Regulators like the 7805 only supply 1 amp of current. I never heard of a
gizmo that was damaged because it didn't get enough juice before.
The regulator itself (I think?) might get fried if you short it out (having
no resistance- a piece of wire). But you're talking about the opposite
(having too much resistance- several components).
So, if all your circuits are working fine, don't worry about it.
Incidentally, you should have a heat sink on the regulator, because keeping
it red hot all the time may damage it.
No, by adding more "things" in parallel to the regulator, the resistance
is lowered and eventually short-circuited. So the answer is, that your
regulator will overheat an eventually fail (unless your transformer or
battery or whatever runs out of juice first).
As a rule of thumb, none of the components in your circuitry should get
so hot that you can touch it anymore.
Actually, no. The 78xx series of regulators have full protection
circuitry. From the data sheet: "Each type employs internal current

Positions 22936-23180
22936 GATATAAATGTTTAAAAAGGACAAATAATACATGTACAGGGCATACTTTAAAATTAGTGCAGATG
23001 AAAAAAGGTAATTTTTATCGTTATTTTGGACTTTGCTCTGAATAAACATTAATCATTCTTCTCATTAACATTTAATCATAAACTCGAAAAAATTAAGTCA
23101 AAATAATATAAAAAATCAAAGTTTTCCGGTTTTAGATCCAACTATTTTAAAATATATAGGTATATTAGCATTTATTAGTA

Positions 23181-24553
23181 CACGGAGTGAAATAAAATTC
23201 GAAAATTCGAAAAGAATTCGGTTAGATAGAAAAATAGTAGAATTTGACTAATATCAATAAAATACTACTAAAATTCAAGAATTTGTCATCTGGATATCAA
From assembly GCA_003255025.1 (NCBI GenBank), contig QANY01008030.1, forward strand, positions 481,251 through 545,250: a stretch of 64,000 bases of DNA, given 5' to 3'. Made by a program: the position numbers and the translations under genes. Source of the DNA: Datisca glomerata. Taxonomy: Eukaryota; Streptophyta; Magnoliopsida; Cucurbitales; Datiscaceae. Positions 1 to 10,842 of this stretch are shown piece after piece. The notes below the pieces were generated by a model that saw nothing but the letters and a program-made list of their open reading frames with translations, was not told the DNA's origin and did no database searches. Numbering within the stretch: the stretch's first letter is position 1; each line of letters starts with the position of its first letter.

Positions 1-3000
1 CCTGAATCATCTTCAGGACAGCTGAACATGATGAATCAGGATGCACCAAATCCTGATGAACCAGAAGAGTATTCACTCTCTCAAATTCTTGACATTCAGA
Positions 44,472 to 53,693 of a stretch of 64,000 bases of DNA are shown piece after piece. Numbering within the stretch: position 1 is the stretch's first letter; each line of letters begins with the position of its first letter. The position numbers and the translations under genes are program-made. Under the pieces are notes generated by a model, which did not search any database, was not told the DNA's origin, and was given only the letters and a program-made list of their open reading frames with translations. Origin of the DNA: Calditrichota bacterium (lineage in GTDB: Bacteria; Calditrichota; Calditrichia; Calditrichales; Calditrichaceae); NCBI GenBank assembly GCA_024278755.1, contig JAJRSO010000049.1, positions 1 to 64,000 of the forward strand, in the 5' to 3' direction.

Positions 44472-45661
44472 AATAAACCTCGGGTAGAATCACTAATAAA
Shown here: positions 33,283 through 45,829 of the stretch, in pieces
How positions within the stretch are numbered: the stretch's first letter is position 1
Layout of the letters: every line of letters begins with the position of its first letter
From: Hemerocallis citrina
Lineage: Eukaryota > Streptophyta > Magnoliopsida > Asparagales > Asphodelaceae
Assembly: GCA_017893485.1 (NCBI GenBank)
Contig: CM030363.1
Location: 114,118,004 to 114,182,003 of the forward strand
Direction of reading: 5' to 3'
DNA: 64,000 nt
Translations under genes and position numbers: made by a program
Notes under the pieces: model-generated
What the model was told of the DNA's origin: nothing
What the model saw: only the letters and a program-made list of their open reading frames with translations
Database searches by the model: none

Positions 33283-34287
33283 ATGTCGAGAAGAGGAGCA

limiting, thermal shut down and safe operating area protection,
making it essentially indestructible." If overloaded, the output voltage
will drop below the regulated value, but the regulator will be undamaged.
The problem with putting "too much stuff" on one regulator is
that one of the loads can interfere with the regulation for the others.
If you have something that's electrically noisy, like a motor, or
something that intermittently draws high current, like a sonar,
the other loads on the same regulator will see voltage variations.
Although it's a bit dated, reading "The Art of Electronics",
by Horowitz and Hill, is a good way to get a good sense of how
power regulation works in the real world.
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